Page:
Our world is in incredible crisis right now, and yet, movements for greater social and economic justice are being dismissed. Those who turn away, I fear, have succumbed to the overwhelming and dominant notion that the path forward must be paved with the oppression of many so that a few may swell their financial gain. We are often battered with this vision for the future: as if it is simultaneously the best option as well as the only thing we, as a human family, are capable of.
Fasting as a form of non-violent action – the refusal to be compliant and silent in the face of profound injustice – is the tool of those who believe that every human being amounts to something more valuable than brick and mortar. Those who believe that the path of gross inequality and economic injustice is wholly and unequivocally unacceptable – primarily because it is deeply and morally wrong, and additionally because it is unsustainable in any realistic longer vision of our future.
The Campaign for Fair Food is an amplified collection of voices of farmworkers, young people, people of faith, and many other community members who are breathing life into the possibility of an alternative future. Already, in two decades, the Coalition of Immokalee Workers and their allies have made enormous gains: increased pay for farmworkers in Florida, basic rights in the field such as shade, water, and freedom from violence, and a growing partnership of actors spread across the food chain who are shaping an entirely new, concrete system that fosters dialogue, respect, and accountability. Only last week, Trader Joe’s joined the Fair Food family, demonstrating, alongside Whole Foods, that supermarkets can join the fast food and food service industries in transforming U.S. agriculture from the soil to the kitchen.
Even in the same moment that we congratulate Trader Joe’s and the nine other companies who have signed Fair Food Agreements with the CIW, there are still companies like Publix who are refusing to come to the table – who claim that their hands are clean and they have no role to play. This attitude is not only profoundly backward, given that ten companies are taking part in the Campaign, but it is incredibly dangerous. As John F. Kennedy said of those individuals and institutions who opposed the civil rights movement, “Those who do nothing are inviting shame as well as violence.” With each day that passes that they refuse to join the Campaign, companies like Publix threaten the great but fragile gains that have been made.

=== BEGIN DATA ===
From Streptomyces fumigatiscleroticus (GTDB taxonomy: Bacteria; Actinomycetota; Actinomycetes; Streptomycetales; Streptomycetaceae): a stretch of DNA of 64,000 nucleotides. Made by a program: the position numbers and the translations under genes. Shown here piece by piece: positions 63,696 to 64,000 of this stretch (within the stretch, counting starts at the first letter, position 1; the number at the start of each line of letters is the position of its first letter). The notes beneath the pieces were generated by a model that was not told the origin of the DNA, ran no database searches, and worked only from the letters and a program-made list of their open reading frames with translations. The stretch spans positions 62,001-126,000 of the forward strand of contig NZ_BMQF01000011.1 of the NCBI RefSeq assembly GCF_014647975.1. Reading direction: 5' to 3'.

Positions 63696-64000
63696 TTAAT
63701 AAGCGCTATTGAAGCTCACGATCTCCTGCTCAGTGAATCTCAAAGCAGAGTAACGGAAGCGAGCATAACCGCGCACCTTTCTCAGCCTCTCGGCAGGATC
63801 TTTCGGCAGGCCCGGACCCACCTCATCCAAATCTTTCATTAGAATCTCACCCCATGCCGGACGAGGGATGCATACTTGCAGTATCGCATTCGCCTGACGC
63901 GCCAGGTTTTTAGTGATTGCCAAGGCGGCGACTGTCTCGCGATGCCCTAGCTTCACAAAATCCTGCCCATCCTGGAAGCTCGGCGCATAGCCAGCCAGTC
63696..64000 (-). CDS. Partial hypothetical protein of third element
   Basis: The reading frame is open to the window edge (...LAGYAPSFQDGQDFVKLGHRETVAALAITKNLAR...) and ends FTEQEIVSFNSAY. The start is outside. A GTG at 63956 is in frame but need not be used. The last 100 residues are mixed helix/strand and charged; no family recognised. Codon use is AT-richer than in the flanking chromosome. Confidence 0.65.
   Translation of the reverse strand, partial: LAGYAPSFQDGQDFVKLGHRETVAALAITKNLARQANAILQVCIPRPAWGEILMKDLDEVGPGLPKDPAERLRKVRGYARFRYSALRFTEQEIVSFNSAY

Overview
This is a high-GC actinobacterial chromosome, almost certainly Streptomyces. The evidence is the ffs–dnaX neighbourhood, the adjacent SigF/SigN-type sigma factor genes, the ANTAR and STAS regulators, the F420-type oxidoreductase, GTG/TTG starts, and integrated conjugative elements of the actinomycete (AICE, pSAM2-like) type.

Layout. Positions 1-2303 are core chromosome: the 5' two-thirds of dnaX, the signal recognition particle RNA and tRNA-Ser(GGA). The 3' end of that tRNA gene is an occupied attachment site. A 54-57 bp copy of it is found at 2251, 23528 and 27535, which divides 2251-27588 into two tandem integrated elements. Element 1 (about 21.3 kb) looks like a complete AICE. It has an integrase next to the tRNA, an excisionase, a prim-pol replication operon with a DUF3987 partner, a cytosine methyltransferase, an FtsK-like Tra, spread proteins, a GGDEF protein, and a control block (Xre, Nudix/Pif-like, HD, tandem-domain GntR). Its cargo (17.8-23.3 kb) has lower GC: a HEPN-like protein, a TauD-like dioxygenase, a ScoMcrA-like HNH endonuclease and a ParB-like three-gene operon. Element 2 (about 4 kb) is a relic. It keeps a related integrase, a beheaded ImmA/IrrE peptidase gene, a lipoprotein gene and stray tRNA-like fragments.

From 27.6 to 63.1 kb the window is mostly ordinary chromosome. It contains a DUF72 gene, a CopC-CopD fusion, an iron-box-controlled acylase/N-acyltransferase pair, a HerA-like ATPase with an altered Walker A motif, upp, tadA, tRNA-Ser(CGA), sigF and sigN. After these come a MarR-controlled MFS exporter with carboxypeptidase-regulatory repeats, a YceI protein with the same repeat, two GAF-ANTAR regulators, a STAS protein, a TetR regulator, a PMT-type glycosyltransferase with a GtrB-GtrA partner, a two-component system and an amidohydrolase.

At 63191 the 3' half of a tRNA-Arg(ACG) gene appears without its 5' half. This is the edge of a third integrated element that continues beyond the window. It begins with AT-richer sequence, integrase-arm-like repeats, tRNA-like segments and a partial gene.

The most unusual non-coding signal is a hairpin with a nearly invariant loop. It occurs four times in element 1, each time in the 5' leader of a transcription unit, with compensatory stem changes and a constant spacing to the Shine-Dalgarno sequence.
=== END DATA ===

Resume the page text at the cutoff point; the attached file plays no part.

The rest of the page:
It is not enough to do nothing. It is not enough to offer empty words. It is not enough to give out food to families facing poverty while actively participating in those systems which produce poverty for those who pick the food.
“If he is still saying, “Not enough,” it is because he does not feel that he should be expected to be grateful for the halting and inadequate attempts of his society to catch up with the basic rights he ought to have inherited automatically, centuries ago, by virtue of his membership in the human family” – Rev. Martin Luther King Jr., Why We Can’t Wait
That is why, as a young person profoundly invested in the future, as a Publix shopper, as a member of the human family, I am fasting for six days with the Coalition of Immokalee Workers in March. I will not concede to a future which requires routine violence in the name of Publix’s profit – or a future which marks someone else’s suffering as my “gain” in the form of an artificially cheap tomato. The sustainable path that I want to construct, that I am depending on, requires dignity and respect for the whole human family – period.
February 15, 2012
D.C. Fair Food